It takes a Brooklyn village

Brooklyn is one of the largest communities in America with a population of over 2.6 million. With a high density of people living fast lives full of hustle and bustle, one would think that nobody here has the time or motivation to help their fellow human being. Recently, I experienced an event in my community that made me think otherwise.

While reading messages posted through my community message board on, I came across a lady in my neighborhood named Tami. She asked if anyone knew of a free turkey giveaway event that also provided ingredients for a complete Thanksgiving meal. I immediately thought about my friend Steven Patzer, a community activist who was conducting an upcoming free turkey giveaway. I shared his flyer with her and she appreciated it. I continued reading the rest of her request which stated the following:

“…I am a disabled mom of 5 and my food stamps got cut off for November because of covid and not being able to recertify. I’m having difficulty this month. All these months I’ve been holding my own. But now I must put pride aside and ask for help. I’m unable to pick anything up as I’m homebound. My address is xxxxx. If you also have food for a dog, I would truly appreciate it…”

Once I read this, I became compelled to do more than simply share the turkey flyer with her. I added that I would buy all of her Thanksgiving fixings if she sent me her shopping list via email. Within hours, other neighbors read my offer and wanted to help out too. I got offers from two women who were willing to pay for Tami’s grocery bill, one of them willing to pay as much as $150. Another neighbor responded to her dog food request by delivering a large case of dog food directly to her home. The next day, I went shopping for Tami with Laurie, another lady in my neighborhood who wanted to help. That morning when I opened my front door, I found a case of juice boxes delivered from Jenny, another woman living in my neighborhood. Soon, others throughout the community offered assistance to Tami and personally delivered care packages to her address. Some even offered to buy her a bunkbed, something she needed for her cramped apartment. After I purchased her Thanksgiving groceries, Stephanie and Charyn, two local ladies who I didn’t know until now, split my grocery bill.

As I type this, Tami is enjoying a complete homecooked Thanksgiving meal with her five children while Mr. Snowflakes enjoys his dog food. It took a Brooklyn village to help make that happen.

Tami’s latest message to the Brooklyn community that helped her during a time of need

Boy, This Race Was A Real Pisser!

Peeing Runner

During my Sunday long runs with the Staten Island Athletic Club, our masters captain Gus noticed I finished each run with a noticeable layer of thick salt across my forehead.  “Josh, you gotta hydrate more before, during and after your long runs”, was his response.  Keeping this in mind, I made sure I took his advice when I ran The 2013 Brooklyn Half Marathon.  The day before, I loaded up on several glassfuls of water.  The morning of the race, I had a big cup of coffee, then a few more cupfuls of H20.  I think I was hydrated enough and ready for the race.

We were in our start corrals and just moments away from the start of the race.  I was looking for an available port-o-potty, but they were all occupied.  I decide to hold it in; how bad can that be?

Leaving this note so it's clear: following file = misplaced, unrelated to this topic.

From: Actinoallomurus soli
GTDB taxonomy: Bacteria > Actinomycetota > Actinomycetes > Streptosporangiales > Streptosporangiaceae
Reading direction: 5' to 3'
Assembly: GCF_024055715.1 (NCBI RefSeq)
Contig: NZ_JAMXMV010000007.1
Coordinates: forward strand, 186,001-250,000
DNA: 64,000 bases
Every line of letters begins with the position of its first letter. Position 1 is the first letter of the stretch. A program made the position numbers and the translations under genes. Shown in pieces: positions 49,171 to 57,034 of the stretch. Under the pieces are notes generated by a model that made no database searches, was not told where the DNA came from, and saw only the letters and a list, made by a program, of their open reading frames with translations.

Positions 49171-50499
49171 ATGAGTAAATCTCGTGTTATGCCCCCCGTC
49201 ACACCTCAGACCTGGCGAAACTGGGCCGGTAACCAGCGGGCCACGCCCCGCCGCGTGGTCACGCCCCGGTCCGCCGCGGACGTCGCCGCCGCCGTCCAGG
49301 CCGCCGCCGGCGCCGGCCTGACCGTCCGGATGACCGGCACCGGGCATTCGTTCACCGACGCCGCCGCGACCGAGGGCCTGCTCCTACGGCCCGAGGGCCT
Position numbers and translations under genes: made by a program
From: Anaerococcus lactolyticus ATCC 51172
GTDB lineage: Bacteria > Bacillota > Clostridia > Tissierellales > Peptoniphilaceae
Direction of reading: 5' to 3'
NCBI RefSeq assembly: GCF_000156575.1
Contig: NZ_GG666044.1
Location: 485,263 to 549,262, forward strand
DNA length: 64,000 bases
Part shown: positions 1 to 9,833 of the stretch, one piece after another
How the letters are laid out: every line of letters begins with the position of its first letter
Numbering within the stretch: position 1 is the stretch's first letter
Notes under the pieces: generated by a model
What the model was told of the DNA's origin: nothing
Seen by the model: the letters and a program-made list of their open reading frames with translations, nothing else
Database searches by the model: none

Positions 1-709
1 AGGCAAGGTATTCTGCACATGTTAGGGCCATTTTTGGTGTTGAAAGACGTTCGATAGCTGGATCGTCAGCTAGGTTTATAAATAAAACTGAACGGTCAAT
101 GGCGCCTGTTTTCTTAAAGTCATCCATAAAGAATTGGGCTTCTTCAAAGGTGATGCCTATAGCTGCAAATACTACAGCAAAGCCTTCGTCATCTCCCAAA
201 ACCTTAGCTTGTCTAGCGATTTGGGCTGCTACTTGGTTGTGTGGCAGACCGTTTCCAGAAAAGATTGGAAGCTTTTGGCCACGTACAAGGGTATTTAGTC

I was bent on breaking my pr (personal record) of 1:41:13 for this race.  I’ve run many times with my friend Jennifer, a dedicated runner who has been continually improving in her running since I first met her several years ago.  Jen and I planned on starting and finishing together.

The race starts.  After running with Jen for the first seven miles and filling up on even more water at each water station throughout the race, the urge to urinate is growing in me.  Jen tells me to go ahead of her since my pace was picking up, so I start pulling away from her.  I am now on Ocean Parkway, a flat, wide thoroughfare going through the heart of Brooklyn.  As the miles pass and my speed increases, the need to urinate increases.  At Mile 10, it becomes unbearable.  I decide that the only way I can finish the rest of the race comfortably is to get rid of all the urine.  But stopping to pee was out of the question; I wanted to save as much time as possible in this race so I can give myself a chance to break my pr, for even seconds count.  My bladder was in pain holding back the floodwaters, so I decided to urinate in my running shorts.  The only problem was that I couldn’t do it.  I was conditioned since childhood not to pee in my pants.  I had to mentally motivate myself to pee.  Like a pathetic cheerleader awkwardly chanting things like, “Josh, you can do it!”, and “Pee! Pee! Pee!”, I was determined to achieve success in this matter.  After much self-motivation, the floodgates opened up and a giant sense of relief filled my being.  “Hallelujah! Now I can focus on finishing this race!”, I thought to myself.  And thank the Lord that I was wearing black running shorts.  I looked at other runners to see if they noticed my ‘situation’, but they were all in their own little  world focused on getting their race done.

After relieving myself, I was able to focus on increasing my pace, for I was bent on breaking my pr.  The last few miles were my fastest, especially Mile 12.  I crossed the finish line on the Coney Island Boardwalk with a new pr of 1:40:08; over a minute faster than my previous half marathon record.

Boy, this race was a real pisser!